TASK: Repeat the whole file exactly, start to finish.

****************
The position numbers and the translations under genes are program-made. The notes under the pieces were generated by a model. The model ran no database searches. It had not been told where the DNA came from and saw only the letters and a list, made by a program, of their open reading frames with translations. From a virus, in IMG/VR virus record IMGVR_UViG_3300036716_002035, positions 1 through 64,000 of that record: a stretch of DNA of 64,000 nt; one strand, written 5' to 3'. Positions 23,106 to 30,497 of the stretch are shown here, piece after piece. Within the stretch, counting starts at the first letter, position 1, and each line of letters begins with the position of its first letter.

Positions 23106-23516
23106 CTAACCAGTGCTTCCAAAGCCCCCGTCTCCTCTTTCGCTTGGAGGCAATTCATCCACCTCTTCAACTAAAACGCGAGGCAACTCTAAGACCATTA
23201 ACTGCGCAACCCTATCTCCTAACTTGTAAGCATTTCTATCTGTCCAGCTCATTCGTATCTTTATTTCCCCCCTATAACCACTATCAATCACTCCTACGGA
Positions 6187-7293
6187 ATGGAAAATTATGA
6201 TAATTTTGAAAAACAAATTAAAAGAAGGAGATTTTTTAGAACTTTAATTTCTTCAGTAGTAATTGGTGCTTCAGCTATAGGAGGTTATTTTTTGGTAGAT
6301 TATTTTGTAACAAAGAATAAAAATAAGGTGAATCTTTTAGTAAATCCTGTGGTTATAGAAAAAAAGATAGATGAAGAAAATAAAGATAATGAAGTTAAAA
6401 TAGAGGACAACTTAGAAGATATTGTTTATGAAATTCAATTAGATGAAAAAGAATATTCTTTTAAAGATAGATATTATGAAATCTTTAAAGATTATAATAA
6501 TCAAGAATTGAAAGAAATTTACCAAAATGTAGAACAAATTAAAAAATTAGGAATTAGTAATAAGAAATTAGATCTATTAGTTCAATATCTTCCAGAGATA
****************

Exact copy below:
The position numbers and the translations under genes are program-made. The notes under the pieces were generated by a model. The model ran no database searches. It had not been told where the DNA came from and saw only the letters and a list, made by a program, of their open reading frames with translations. From a virus, in IMG/VR virus record IMGVR_UViG_3300036716_002035, positions 1 through 64,000 of that record: a stretch of DNA of 64,000 nt; one strand, written 5' to 3'. Positions 23,106 to 30,497 of the stretch are shown here, piece after piece. Within the stretch, counting starts at the first letter, position 1, and each line of letters begins with the position of its first letter.

Positions 23106-23516
23106 CTAACCAGTGCTTCCAAAGCCCCCGTCTCCTCTTTCGCTTGGAGGCAATTCATCCACCTCTTCAACTAAAACGCGAGGCAACTCTAAGACCATTA
23201 ACTGCGCAACCCTATCTCCTAACTTGTAAGCATTTCTATCTGTCCAGCTCATTCGTATCTTTATTTCCCCCCTATAACCACTATCAATCACTCCTACGGA
Positions 6187-7293
6187 ATGGAAAATTATGA
6201 TAATTTTGAAAAACAAATTAAAAGAAGGAGATTTTTTAGAACTTTAATTTCTTCAGTAGTAATTGGTGCTTCAGCTATAGGAGGTTATTTTTTGGTAGAT
6301 TATTTTGTAACAAAGAATAAAAATAAGGTGAATCTTTTAGTAAATCCTGTGGTTATAGAAAAAAAGATAGATGAAGAAAATAAAGATAATGAAGTTAAAA
6401 TAGAGGACAACTTAGAAGATATTGTTTATGAAATTCAATTAGATGAAAAAGAATATTCTTTTAAAGATAGATATTATGAAATCTTTAAAGATTATAATAA
6501 TCAAGAATTGAAAGAAATTTACCAAAATGTAGAACAAATTAAAAAATTAGGAATTAGTAATAAGAAATTAGATCTATTAGTTCAATATCTTCCAGAGATA